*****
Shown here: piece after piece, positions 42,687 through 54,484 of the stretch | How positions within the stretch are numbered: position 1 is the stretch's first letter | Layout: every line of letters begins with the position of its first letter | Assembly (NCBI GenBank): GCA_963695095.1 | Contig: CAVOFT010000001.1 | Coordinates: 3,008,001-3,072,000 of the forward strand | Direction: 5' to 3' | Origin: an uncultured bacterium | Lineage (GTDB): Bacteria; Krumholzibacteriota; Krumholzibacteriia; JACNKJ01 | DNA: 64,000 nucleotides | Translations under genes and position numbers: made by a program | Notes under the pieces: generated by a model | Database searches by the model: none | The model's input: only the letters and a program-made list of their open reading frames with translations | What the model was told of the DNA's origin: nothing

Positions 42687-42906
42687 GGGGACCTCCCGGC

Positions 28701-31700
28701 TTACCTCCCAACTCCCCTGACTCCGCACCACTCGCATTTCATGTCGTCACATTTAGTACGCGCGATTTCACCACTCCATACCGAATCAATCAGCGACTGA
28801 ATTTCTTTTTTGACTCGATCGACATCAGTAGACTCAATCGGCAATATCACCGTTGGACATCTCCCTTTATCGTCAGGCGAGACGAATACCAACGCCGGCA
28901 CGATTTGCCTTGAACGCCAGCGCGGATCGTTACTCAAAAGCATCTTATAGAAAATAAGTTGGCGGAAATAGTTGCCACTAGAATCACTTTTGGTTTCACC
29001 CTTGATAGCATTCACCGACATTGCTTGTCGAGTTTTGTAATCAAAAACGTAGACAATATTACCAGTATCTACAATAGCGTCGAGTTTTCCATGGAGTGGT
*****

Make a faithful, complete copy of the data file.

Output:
Shown here: piece after piece, positions 42,687 through 54,484 of the stretch | How positions within the stretch are numbered: position 1 is the stretch's first letter | Layout: every line of letters begins with the position of its first letter | Assembly (NCBI GenBank): GCA_963695095.1 | Contig: CAVOFT010000001.1 | Coordinates: 3,008,001-3,072,000 of the forward strand | Direction: 5' to 3' | Origin: an uncultured bacterium | Lineage (GTDB): Bacteria; Krumholzibacteriota; Krumholzibacteriia; JACNKJ01 | DNA: 64,000 nucleotides | Translations under genes and position numbers: made by a program | Notes under the pieces: generated by a model | Database searches by the model: none | The model's input: only the letters and a program-made list of their open reading frames with translations | What the model was told of the DNA's origin: nothing

Positions 42687-42906
42687 GGGGACCTCCCGGC

Positions 28701-31700
28701 TTACCTCCCAACTCCCCTGACTCCGCACCACTCGCATTTCATGTCGTCACATTTAGTACGCGCGATTTCACCACTCCATACCGAATCAATCAGCGACTGA
28801 ATTTCTTTTTTGACTCGATCGACATCAGTAGACTCAATCGGCAATATCACCGTTGGACATCTCCCTTTATCGTCAGGCGAGACGAATACCAACGCCGGCA
28901 CGATTTGCCTTGAACGCCAGCGCGGATCGTTACTCAAAAGCATCTTATAGAAAATAAGTTGGCGGAAATAGTTGCCACTAGAATCACTTTTGGTTTCACC
29001 CTTGATAGCATTCACCGACATTGCTTGTCGAGTTTTGTAATCAAAAACGTAGACAATATTACCAGTATCTACAATAGCGTCGAGTTTTCCATGGAGTGGT